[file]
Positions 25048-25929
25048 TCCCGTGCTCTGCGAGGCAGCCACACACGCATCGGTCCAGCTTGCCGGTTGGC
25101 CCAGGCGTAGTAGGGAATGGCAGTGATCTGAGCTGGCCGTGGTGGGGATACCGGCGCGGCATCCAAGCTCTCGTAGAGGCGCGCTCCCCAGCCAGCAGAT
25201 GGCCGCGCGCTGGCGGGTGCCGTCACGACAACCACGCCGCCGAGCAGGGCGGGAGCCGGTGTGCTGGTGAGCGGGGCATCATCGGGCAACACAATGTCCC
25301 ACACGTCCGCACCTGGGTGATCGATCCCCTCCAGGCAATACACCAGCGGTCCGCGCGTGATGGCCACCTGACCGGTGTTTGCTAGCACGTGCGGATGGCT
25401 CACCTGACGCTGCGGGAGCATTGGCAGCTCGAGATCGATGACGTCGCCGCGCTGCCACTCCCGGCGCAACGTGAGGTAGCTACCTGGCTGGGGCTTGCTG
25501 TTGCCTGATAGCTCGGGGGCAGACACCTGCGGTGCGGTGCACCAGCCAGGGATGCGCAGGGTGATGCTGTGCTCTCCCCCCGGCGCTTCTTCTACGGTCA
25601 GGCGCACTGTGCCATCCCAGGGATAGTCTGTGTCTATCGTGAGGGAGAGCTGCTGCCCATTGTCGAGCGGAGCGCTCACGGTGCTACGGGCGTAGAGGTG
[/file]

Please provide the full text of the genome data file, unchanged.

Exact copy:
Positions 25048-25929
25048 TCCCGTGCTCTGCGAGGCAGCCACACACGCATCGGTCCAGCTTGCCGGTTGGC
25101 CCAGGCGTAGTAGGGAATGGCAGTGATCTGAGCTGGCCGTGGTGGGGATACCGGCGCGGCATCCAAGCTCTCGTAGAGGCGCGCTCCCCAGCCAGCAGAT
25201 GGCCGCGCGCTGGCGGGTGCCGTCACGACAACCACGCCGCCGAGCAGGGCGGGAGCCGGTGTGCTGGTGAGCGGGGCATCATCGGGCAACACAATGTCCC
25301 ACACGTCCGCACCTGGGTGATCGATCCCCTCCAGGCAATACACCAGCGGTCCGCGCGTGATGGCCACCTGACCGGTGTTTGCTAGCACGTGCGGATGGCT
25401 CACCTGACGCTGCGGGAGCATTGGCAGCTCGAGATCGATGACGTCGCCGCGCTGCCACTCCCGGCGCAACGTGAGGTAGCTACCTGGCTGGGGCTTGCTG
25501 TTGCCTGATAGCTCGGGGGCAGACACCTGCGGTGCGGTGCACCAGCCAGGGATGCGCAGGGTGATGCTGTGCTCTCCCCCCGGCGCTTCTTCTACGGTCA
25601 GGCGCACTGTGCCATCCCAGGGATAGTCTGTGTCTATCGTGAGGGAGAGCTGCTGCCCATTGTCGAGCGGAGCGCTCACGGTGCTACGGGCGTAGAGGTG